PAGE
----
How to find the best mortgage lender

Follow these four steps to ensure you get the best mortgage refinance lender and the best rate. (iStock)

You’ve been tracking the news and know interest rates are at the lowest they’ve been since the 1970s. Now, you believe, is the best time to refinance your mortgage. But before you take the rate offered by your current mortgage provider or the one offered by your primary financial institution, think again.

Not shopping for your interest rate or investigating multiple lenders is one of the biggest mortgage refinance mistakes you can make, and it can cost you thousands. Don't leave money on the table. Make sure you use a multi-lender site like Credible to compare mortgage rates and obtain a home loan that fits within your budget — whether you are a home buyer or looking for a loan refinance, Credible can walk you through the process from the start to finish.

Navigating multiple mortgage lenders can be tough. After all, loan rates vary by lender and loan type. So, it's important to understand rates and fees, loan limits and any other conditions lenders may have. Here's what you need to know.

4 tips for finding the best mortgage lenders

There are at least four important steps to follow to ensure you pick the best mortgage lender.

  • Step #1 – Shop and compare multiple lenders
  • Step #2 – Look at the fees from each lender
  • Step #3 – Use a mortgage refinance calculator
  • Step #4 – Get expert help

1. Shop and compare lenders​

Let’s use math to illustrate the missed savings by not shopping mortgage rates.

For example, your primary financial institution (where you have your checking account) offers you a mortgage refinance rate at 3.7%. You took the rate but didn’t see the online-only lender offering 3.3% on a $300,000 mortgage. This difference in interest rates cost you an additional $24,000 over thirty years.

Those looking for mortgage refinance options should investigate lenders via an online tool like Credible, where they can easily compare rates and lenders.


2. Look for fees associated with the lender

When vetting lenders, don’t get dazzled by mortgage rates alone. You also want to look at the fees associated with the refinance with each lender. Here are the most common types of fees associated with refinancing a loan:

  • Application Fee
  • Origination Fee
  • Home Appraisal
  • Title Fee
  • Credit Report Fee

Some of these fees are non-negotiable, but you’ll definitely want to check on the application fee and loan origination fees offered by each lender. Just because one lender offers a lower rate, the fees associated with that lender may offset any potential financial benefit accompanying the interest rate.

If want to learn more about fees associated with a loan refinance or simply want to find out how you can save money on a home loan as interest rates drop, visit Credible. Credible can help you compare mortgage lenders and navigate the paperwork whenever you're ready.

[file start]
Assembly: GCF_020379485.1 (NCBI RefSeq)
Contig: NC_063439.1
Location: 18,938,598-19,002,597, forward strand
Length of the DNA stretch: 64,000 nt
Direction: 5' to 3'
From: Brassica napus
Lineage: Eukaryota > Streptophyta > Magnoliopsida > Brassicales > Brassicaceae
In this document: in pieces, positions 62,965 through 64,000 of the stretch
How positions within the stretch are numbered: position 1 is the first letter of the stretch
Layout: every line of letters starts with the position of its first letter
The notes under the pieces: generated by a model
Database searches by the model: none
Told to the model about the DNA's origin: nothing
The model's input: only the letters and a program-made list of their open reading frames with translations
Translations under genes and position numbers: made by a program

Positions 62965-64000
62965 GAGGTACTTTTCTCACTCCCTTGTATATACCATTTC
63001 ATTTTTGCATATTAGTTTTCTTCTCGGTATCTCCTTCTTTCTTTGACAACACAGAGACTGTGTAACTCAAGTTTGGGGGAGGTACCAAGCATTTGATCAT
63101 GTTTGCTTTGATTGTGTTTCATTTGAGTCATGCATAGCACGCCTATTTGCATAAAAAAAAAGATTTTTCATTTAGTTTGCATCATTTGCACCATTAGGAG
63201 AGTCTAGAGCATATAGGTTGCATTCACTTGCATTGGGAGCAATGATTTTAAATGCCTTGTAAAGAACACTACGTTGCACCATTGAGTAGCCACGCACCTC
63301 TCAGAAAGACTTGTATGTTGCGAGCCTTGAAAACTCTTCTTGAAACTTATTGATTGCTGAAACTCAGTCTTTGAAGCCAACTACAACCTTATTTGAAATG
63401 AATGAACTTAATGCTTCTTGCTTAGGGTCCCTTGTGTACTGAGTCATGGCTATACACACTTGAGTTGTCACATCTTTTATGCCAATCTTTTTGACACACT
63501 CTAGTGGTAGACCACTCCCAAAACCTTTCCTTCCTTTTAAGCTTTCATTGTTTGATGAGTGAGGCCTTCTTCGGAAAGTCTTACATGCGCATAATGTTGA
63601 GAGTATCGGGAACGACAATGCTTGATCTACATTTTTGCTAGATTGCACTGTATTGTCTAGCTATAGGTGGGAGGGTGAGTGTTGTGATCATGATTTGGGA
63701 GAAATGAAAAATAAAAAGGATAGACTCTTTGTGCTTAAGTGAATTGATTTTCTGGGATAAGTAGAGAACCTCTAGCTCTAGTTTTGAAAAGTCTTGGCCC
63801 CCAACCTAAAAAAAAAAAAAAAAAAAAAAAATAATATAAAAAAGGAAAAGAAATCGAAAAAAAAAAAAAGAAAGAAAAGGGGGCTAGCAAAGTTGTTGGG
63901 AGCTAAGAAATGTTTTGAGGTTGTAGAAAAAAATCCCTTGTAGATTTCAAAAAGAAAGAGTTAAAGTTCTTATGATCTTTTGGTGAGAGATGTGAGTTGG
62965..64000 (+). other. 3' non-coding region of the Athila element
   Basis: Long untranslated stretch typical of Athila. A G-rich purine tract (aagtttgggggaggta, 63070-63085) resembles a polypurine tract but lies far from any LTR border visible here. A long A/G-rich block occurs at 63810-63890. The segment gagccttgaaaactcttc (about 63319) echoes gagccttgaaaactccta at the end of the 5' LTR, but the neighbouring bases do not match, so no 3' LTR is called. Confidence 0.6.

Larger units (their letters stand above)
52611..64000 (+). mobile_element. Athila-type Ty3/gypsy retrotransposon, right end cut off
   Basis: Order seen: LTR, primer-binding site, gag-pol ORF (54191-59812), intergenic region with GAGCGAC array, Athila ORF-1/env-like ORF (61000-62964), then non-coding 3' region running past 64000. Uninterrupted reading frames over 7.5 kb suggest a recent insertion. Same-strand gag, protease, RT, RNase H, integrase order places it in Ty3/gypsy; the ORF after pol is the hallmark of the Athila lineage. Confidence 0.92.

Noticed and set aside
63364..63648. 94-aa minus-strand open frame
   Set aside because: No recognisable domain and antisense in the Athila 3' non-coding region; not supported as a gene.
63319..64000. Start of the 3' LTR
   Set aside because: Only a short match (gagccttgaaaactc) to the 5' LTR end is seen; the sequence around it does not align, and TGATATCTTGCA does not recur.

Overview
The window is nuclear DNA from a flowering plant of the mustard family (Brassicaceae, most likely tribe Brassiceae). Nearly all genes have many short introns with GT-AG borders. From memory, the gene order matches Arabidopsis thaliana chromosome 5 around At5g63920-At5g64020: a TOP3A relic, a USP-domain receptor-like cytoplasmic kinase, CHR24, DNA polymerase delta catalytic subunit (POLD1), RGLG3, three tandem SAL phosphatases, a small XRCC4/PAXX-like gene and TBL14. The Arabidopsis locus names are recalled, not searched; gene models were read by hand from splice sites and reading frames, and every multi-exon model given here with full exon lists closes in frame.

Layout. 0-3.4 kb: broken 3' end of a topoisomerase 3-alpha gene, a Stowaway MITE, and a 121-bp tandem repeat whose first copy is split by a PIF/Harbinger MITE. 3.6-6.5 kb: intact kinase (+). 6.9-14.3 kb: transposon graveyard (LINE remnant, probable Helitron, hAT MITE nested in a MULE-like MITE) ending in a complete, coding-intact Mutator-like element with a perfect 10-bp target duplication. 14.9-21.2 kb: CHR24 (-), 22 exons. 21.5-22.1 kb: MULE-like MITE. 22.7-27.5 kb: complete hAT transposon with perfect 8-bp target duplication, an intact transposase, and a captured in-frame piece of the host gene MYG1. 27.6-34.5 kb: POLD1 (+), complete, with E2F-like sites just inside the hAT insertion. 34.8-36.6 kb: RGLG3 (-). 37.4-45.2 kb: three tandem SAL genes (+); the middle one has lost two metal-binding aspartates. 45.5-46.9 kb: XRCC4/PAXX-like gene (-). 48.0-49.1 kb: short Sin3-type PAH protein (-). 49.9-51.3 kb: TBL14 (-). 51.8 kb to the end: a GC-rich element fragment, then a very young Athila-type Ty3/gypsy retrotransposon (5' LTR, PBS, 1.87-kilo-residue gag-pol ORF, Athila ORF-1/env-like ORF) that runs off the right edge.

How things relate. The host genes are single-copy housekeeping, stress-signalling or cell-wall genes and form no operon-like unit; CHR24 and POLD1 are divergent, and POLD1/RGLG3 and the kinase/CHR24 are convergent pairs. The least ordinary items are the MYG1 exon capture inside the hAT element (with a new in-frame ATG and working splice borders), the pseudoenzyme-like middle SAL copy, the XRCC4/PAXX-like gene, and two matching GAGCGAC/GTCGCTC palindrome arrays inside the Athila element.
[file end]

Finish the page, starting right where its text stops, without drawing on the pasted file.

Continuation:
In order to streamline the refinance and reduce out-of-pocket costs, lenders may offer “no fee” loans, which is where they roll the closing costs of the loan into the overall balance. While this may lower your out-of-pocket contribution, you’re still paying those costs over time, which can add to the overall cost of the loan, so pay attention.

Additionally, if you have cash on hand, you can use this to lower your interest rate. By paying “points” (a point costs a determined percentage of your loan, for example, one point equals one percent of the loan price), you’ll pay more upfront at closing, but lower the interest rate of your loan.

To get the best deal on mortgage points, visit Credible and select mortgage deals from a wide variety of lenders in just a few minutes.


3. Use a mortgage refi calculator

After gathering rate-quotes (and the fees) from at least three different lenders, take the data and spend some time with a mortgage refinance calculator. Leveraging this online tool allows you to see some important math including:

  • New monthly costs on the refinanced mortgage loan
  • Which lender will offer the most in monthly savings
  • Your “breakeven date” on the refinance (when the refinance savings pay off closing costs)
  • If the fees outweigh the costs of refinancing
  • Which option saves you the most money overall


4. Get help from the experts (if applicable)

In the virtual-only world we currently live in, hearing a voice on the phone can go a long way. While many lenders offer plenty of bells and whistles on their website, few can provide a knowledgeable expert.

Should readers want to get in touch with an experienced loan officer, Credible offers options for prospective borrowers to get their mortgage questions answered with a live expert.

When talking with an expert, here are a few of the most important questions to ask:

  • How long is your rate lock period?
  • Is there a prepayment penalty on this mortgage?
  • Do you offer a price match program?
  • Are there commission or lender fees? Can I negotiate the fees?
  • Am I eligible for any rate discounts?


The bottom line

It can be scary navigating the mortgage refinance market, particularly when the volume is high, rates are low, and you can feel a rising sense of urgency to take advantage of the low-rate environment.

Keep calm – there really isn’t a downside to refinancing when rates are this low.

Instead, be sure to do your due diligence, shop multiple lenders with Credible, and do your calculations ahead of time. With proper preparation, it’s easy to get both the best lender and the lowest rate and save money in the process.